آقای فاطمی نمایندگی محصولات یکی از بهترین طراحان دنیا رو گرفتند، برند EAR Yoshino با طراحی آقای Tim de Paravincini هم اکنون در ایران قابل دسترس هست و علاقه مندان میتونند برای خرید کامپوننت های این برند با آقای علی فاطمی تماس بگیرند.
برند EAR هم محصولات استودیویی میسازه و هم محصولات های فای خانگی و بیشتر آمپلی فایر هاش لامپی بین 30 تا 70 وات هست ، البته 100 وات هم داره و یک مدل ترانزیستوری هم داره که 100 وات رو تو مد سینگل اندد میده که خیلی جالبه.
You use vacuum tubes in many of your designs. Some people have said that tubes have euphonic even-order harmonic distortion. Do you rely on this tube nonlinearity to achieve the sound of your mods, or do you always run the tubes in their linear region?
I do not rely on tube nonlinearity. I don’t want a sound in my machines. What comes out must sound the same as what went in.
The “warmth” in a lot of tube electronics is due to their dismal top end, the bad transformers they use, and the loading down of their high-impedance outputs. Because of the output transformer and the feedback used, many tube circuits have a partial bass instability that gives a bloated bass. Any warmth in the tube sound is a defect, but listeners don’t want to know that.
I don’t have to use tubes in my designs; I only do it for marketing reasons. I’ve got an exact equivalent in solid state. I can make either type do the same job, and I have no preference. People can’t pick which is which. And electrons have no memory of where they’ve been! The end result is what counts.
Most transistor-circuit architecture was different from tube-circuit architecture, and that’s what people were hearing, more than the device itself. The main advantage of tubes is that an average tube has more gain than an average transistor. Second, tubes don’t have the enormous storage times of transistors, so they are very fast. Tubes go to 100 MHz without trying.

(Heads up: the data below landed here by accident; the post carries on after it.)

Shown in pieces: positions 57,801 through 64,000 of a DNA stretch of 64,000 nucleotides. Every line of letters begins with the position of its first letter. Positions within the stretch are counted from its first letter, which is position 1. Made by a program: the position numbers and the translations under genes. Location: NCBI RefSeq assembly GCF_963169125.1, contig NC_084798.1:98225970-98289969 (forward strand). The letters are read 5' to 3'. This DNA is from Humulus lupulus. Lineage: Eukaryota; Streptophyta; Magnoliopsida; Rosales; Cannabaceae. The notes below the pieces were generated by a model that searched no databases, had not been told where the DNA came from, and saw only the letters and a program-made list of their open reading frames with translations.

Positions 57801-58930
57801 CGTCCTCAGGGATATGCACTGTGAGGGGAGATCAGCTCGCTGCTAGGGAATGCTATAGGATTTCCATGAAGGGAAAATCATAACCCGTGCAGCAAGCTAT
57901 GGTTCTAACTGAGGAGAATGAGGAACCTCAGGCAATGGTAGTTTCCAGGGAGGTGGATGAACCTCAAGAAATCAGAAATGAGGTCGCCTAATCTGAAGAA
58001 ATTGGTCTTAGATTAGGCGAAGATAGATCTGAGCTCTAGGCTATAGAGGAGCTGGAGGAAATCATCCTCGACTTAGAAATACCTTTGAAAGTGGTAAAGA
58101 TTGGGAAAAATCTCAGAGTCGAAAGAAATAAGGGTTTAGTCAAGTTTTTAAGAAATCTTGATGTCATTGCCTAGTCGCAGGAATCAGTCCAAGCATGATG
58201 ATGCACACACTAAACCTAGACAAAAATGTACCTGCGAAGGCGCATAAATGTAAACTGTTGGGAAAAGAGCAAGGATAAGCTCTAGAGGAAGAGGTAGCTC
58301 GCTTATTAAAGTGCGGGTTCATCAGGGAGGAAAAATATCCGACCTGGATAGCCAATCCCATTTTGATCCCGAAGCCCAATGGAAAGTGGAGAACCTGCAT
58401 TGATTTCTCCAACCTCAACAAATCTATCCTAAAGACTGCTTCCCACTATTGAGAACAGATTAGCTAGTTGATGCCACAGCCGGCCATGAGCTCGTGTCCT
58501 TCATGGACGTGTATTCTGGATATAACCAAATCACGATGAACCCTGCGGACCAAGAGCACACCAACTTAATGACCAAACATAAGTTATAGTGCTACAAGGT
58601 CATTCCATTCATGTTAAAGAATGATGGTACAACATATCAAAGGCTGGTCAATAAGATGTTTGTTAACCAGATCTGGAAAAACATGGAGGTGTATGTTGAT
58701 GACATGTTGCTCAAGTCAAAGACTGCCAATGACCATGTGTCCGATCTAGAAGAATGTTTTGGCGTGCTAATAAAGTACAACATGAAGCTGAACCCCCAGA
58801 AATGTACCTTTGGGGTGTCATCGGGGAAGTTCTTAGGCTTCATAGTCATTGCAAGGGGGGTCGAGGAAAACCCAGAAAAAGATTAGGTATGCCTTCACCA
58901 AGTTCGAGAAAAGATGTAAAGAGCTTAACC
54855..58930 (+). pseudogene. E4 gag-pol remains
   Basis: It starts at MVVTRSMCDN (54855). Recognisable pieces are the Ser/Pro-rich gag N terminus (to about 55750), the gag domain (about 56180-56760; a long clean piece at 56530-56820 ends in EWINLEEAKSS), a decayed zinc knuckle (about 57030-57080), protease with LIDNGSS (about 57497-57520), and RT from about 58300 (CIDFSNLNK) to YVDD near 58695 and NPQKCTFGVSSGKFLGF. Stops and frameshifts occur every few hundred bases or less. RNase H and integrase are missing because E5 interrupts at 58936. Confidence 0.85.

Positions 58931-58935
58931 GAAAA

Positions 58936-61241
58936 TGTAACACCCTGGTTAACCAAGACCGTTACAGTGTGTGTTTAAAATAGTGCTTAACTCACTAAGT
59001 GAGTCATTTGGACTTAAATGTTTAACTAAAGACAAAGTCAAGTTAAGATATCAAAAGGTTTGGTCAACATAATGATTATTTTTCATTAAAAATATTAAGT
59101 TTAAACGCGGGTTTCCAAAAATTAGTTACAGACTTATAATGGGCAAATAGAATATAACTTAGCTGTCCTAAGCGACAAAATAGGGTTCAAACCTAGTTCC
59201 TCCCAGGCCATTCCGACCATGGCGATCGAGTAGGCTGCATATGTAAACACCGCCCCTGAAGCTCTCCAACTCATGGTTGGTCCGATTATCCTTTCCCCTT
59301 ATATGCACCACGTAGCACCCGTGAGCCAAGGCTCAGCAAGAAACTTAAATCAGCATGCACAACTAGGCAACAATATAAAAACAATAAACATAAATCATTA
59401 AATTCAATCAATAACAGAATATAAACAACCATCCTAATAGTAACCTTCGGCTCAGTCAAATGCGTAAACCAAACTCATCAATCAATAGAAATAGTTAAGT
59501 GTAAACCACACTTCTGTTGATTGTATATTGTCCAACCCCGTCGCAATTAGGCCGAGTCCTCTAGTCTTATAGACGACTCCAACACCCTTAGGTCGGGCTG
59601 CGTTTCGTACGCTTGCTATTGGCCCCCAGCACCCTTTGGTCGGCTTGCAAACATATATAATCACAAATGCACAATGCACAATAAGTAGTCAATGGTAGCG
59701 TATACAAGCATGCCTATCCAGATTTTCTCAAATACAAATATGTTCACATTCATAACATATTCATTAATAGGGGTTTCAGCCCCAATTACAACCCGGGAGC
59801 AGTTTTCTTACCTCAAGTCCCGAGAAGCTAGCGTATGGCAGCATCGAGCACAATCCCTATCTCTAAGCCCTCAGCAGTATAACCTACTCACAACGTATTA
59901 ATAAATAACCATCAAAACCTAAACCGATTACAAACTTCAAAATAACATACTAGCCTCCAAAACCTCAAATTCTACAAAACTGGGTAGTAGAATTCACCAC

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There are very few modern designers in the audio field who can claim as much as de Paravicini. No aspect of the recording and reproduction chain has been left untouched, no aspect of circuit design not further researched and developed.
As early as 1965 Tim was involved in custom design work for rock and roll bands; manufacturing his own public address equipment, and modifying existing studio equipment to realise even greater potential. A move to South Africa from England saw a further development of his own unique design genius, and the launch of his own professional amplifier product, sold simply as “de Paravicini”.
While working in South Africa, Tim had a chance meeting with representatives of the Lux Corporation, and in 1972 was invited back to Osaka, Japan, and offered a job as audio designer. Tim soon put together some very interesting designs for Lux, including the remarkable C1000/M6000 pre/power amplifier combination. One of his own favourite designs from this period was the Luxman 3045 tube mono block. At the time, this was the only mono block design available in the audio field, and backed up de Paravicini’s preference for locating the power amplifiers close to the loudspeakers. Tim also designed the actual output tube for this amplifier, the 8045 power tube. As always with his designs, the output transformer was a custom de Paravicini design.